Idrotherapy - The Dermatology Review

Idrotherapy

ARTICLE

09.28.18 AD DISCLOSURE

Consumers looking for the best face cream for wrinkles may eventually come across a product called Idrotherapy. This face cream (currently sold in the European Union, Canada and U.S.) was designed with a focus on boosting the amount of collagen in the skin, to reduce the appearance of wrinkles. In fact, the manufacturer claims that Idrotherapy is so effective that it can increase the thickness of your skin by up to 9% in less than four months. If true, this spectacular change in skin thickness may indeed reduce the appearance of fine lines and moderate wrinkles. However, when researching this face cream, the consumer will eventually notice a number of Idrotherapy reviews that are negative and rate the product at only one or two stars out of five. This potential red flag makes it essential to seek the advice of a skin care professional, especially since the cost of Idrotherapy can amount to over $100 per month.

Idrotherapy Reviews

First, let’s address the elephant in the room: the negative consumer reviews for Idrotherapy. A number of customers who’ve purchased this product express disbelief at how an initial free trial turned into hundreds of dollars of unexpected expenditures, while others felt the product was completely ineffective. The contrast between these Idrotherapy reviews and the manufacturer’s claims is quite stunning at first. But upon deeper analysis, some clear trends become apparent.

Reading reviews for this anti aging cream, the consumer will first notice that the majority of negative reviews complain about the unexpected costs of the product, and not the actual quality of the cream. This is a very important distinction, as just because someone wrote a bad Idrotherapy review, that doesn’t mean the product was ineffective. In fact, the biggest frustration expressed by reviewers is that they were automatically enrolled into a monthly membership subscription – a fact that is clearly disclosed by the company in the fine print.

Of course, please review the all the terms and conditions directly on the Idrotherapy website (the below are not the complete terms, and these may become incorrect if the company ever updates the terms on their website), but at the time of the writing of this article, the basic terms were as follows:

  • After signing up for the free trial, you have 18 days to cancel.
  • If you don’t cancel, you’re enrolled into the Elite Member’s Club, and will receive a new bottle of Idrotherapy every 30 days, at a cost of $99.99, plus shipping and handling fees.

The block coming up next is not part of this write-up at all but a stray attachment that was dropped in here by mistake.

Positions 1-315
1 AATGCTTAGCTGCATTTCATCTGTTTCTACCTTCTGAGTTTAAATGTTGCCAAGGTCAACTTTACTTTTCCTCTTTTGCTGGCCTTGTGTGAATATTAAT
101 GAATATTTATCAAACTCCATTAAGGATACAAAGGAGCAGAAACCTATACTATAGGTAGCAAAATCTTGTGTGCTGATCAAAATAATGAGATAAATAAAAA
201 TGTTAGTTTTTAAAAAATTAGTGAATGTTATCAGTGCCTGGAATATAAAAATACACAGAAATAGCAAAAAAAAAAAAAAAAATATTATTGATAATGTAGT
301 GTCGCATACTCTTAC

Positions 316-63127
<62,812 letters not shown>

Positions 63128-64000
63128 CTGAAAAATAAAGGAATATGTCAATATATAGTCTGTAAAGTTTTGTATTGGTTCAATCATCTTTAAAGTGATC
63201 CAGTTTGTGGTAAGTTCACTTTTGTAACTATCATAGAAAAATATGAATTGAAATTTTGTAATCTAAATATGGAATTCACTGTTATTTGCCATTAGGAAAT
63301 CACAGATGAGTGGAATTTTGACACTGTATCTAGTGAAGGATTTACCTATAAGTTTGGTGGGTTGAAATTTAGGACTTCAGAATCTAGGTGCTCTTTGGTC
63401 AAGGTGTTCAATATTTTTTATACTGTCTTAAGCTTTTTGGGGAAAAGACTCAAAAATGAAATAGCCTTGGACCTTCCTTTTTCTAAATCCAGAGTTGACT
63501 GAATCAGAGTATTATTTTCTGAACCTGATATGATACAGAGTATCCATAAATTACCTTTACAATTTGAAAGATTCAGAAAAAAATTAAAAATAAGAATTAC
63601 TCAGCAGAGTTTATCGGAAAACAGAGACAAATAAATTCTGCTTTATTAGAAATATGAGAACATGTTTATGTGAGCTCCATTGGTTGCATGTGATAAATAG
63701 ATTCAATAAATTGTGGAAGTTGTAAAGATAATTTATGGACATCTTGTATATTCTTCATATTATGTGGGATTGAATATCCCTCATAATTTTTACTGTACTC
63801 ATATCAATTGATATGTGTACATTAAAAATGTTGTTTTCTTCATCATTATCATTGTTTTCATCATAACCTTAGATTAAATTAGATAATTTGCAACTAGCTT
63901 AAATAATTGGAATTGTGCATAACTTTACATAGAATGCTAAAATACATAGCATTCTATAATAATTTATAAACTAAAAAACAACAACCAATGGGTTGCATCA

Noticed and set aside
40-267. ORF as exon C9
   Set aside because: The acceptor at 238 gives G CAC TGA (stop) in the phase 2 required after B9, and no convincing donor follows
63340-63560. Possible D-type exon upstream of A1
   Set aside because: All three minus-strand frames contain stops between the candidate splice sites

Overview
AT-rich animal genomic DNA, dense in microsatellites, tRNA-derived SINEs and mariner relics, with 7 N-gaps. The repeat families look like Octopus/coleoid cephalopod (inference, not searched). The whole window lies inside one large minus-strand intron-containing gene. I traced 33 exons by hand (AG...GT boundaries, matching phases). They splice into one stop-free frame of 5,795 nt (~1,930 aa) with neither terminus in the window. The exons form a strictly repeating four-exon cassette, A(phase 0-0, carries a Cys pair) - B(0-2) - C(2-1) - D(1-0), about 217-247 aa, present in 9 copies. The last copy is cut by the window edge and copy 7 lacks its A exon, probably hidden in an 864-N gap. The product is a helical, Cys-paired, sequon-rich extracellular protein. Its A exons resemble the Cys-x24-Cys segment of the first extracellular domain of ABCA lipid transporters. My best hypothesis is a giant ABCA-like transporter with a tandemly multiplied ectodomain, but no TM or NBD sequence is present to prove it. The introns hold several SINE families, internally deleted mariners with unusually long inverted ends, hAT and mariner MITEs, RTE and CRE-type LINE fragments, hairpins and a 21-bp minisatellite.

The other aspect of Idrotherapy reviews are complaints about the product being ineffective. Although it is hard to say with great certainty how this face cream will affect most customers, keep in mind that negative reviews may be simply attributed to lack of treatment time. So someone might have used the cream for just a few weeks, saw the unexpected charges on their credit card, stopped using the cream and fired off an angry Idrotherapy review about how the product is bad. But in reality, using any cream for just a few weeks isn’t likely to produce meaningful results.

Idrotherapy Ingredients

To learn about how Idrotherapy works, we have to look at the ingredients in this skin care product. Unlike anti aging products that focus on moisturizing, the manufacturer of this cream is focused on touting Idrotherapy’s ability to increase collagen and skin thickness. To achieve this, the company uses a combination of two active ingredients; Matrixyl 3000 and Renovage.

Matrixyl 3000 is another name for a peptide formulation that is believed to stimulate collagen production. An increase in collagen will typically reduce the appearance of wrinkles due to the added support under the skin.

Renovage is another Idrotherapy ingredient that is aimed at increasing the amount of collagen, but works differently from Matrixyl 3000. Renovage is a proprietary name for a formulation that includes Teprenone; a chemical believed to prolong the life of fibroblasts (the cells that produce collagen fibers). Theoretically, the more of these cells in the body, the more collagen is produced.

However, though Trepenone is sometimes billed as “DNA therapy” it actually isn’t believed to repair the fibroblast cells, but rather prevents their demise by limiting the production of shock proteins, which signal these cells to destruct. Some have pointed out that this may be a potentially dangerous approach to skin care, as many of the cells in our bodies are programmed to self destruct at some point, to avoid the development of potential diseases.

At the time of the writing of this article, the FDA has not yet approved Trepenone for skin treatment, and the jury is still out as to the potential dangers of using this chemical on the skin. Because of this, it’s essential for anyone considering Idrotherapy to speak to a doctor before using this cream.

Where to Buy Idrotherapy

Idrotherapy can be purchased directly on the company website and Amazon.com. Interestingly, this anti aging cream is difficult to find at third party retailers.

The cost of this cream is not for the small skin care budget, running at nearly $100 for just half an ounce of product. Because of the high cost of Idrotherapy, it’s important to speak to your doctor before using this product, to ensure that it’s the best choice for you and won’t cause any side effects.

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